against isis. >> reporter: this new isis propaganda video shows the treacherous urban battlefield in the fight for mosul. narrow streets that isis car bombs can slip down unnoticed, surprising the iraqi army with deadly blasts. [explosion] president-elect trump has threatened to "bomb the hell out of isis." but with around a million civilians in indiscriminate air strikes are impossible. >> i know more about isis than the generals do, believe me. >> reporter: during his campaign, mr. trump said he'd send in up to 30,000 u.s. troops to take on isis before backtracking and saying he'd pressure other countries to t fighinstead. >> i would hit them is hard your head would spin. there's nobody bigger or better at the military than i am. >> reporter: but on the ground in iraq, the u.s. has spent two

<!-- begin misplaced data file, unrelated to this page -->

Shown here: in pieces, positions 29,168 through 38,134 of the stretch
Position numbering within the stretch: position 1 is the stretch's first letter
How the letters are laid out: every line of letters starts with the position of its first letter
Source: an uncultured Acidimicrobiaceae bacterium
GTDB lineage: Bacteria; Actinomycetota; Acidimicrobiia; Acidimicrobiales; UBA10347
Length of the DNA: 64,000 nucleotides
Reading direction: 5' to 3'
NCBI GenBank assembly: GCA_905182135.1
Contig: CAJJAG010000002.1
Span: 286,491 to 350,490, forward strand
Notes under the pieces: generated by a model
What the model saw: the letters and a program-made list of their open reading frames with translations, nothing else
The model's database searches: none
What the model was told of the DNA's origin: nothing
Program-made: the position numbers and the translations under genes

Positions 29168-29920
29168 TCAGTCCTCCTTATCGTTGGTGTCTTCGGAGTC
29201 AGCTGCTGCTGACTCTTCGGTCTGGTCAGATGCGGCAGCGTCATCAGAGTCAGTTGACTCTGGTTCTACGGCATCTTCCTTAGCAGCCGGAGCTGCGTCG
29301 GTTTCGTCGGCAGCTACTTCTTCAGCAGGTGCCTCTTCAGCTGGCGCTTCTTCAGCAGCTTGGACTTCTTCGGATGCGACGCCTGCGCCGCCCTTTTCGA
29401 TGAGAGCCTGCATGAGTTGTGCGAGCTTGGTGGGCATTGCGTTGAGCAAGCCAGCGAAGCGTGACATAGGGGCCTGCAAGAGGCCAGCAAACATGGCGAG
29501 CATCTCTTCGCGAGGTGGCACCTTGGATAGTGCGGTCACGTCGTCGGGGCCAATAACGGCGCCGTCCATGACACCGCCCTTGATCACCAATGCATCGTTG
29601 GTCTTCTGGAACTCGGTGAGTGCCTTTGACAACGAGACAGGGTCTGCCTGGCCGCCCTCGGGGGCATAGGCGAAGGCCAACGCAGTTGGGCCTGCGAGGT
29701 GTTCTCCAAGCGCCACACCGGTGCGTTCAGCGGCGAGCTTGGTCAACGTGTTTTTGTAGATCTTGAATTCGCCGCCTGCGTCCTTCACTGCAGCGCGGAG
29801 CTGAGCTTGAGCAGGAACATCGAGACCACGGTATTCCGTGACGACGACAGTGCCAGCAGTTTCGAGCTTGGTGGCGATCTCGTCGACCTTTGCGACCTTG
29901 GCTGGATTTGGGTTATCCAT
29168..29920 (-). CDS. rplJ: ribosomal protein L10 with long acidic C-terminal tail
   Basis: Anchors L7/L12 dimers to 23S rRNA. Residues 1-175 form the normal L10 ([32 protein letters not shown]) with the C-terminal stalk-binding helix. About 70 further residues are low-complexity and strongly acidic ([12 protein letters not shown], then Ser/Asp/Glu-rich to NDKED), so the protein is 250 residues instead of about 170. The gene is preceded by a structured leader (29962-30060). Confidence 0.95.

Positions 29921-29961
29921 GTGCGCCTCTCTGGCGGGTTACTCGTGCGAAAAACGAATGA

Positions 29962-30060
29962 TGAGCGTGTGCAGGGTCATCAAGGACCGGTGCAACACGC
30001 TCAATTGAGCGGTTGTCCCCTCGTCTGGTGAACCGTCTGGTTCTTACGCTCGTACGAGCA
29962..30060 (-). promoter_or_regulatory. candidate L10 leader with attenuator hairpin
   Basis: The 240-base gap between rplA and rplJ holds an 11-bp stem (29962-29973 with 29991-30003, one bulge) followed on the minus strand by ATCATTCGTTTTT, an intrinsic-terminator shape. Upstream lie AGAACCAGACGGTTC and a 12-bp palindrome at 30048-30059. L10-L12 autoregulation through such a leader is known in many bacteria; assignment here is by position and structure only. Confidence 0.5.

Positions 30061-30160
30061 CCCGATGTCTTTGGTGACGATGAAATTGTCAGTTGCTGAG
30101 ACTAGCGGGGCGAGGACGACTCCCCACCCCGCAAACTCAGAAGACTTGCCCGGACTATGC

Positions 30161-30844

building a fragile coalition to fight isis. which the trump administration will now inheart. across the border in syria, aleppo is again being bombarded by air strikes on rebel-held areas, killing civilians and damaging hospitals. russia says it's now launching strikes from its aircraft r aircraft carrier in the mediterranean sea, but despite international condemnation of president-elect has suggested he'll work together with moscow and would end american support for syrian rebels. in syria's multi-sided conflict, scott, that could ultimately benefit russia's ally, the syrian regime, which has been bombing its own people for more than four years. >> pelley: holly williams reporting from istanbul tonight. holly, thank you. in another important story, a st. anthony, minnesota, police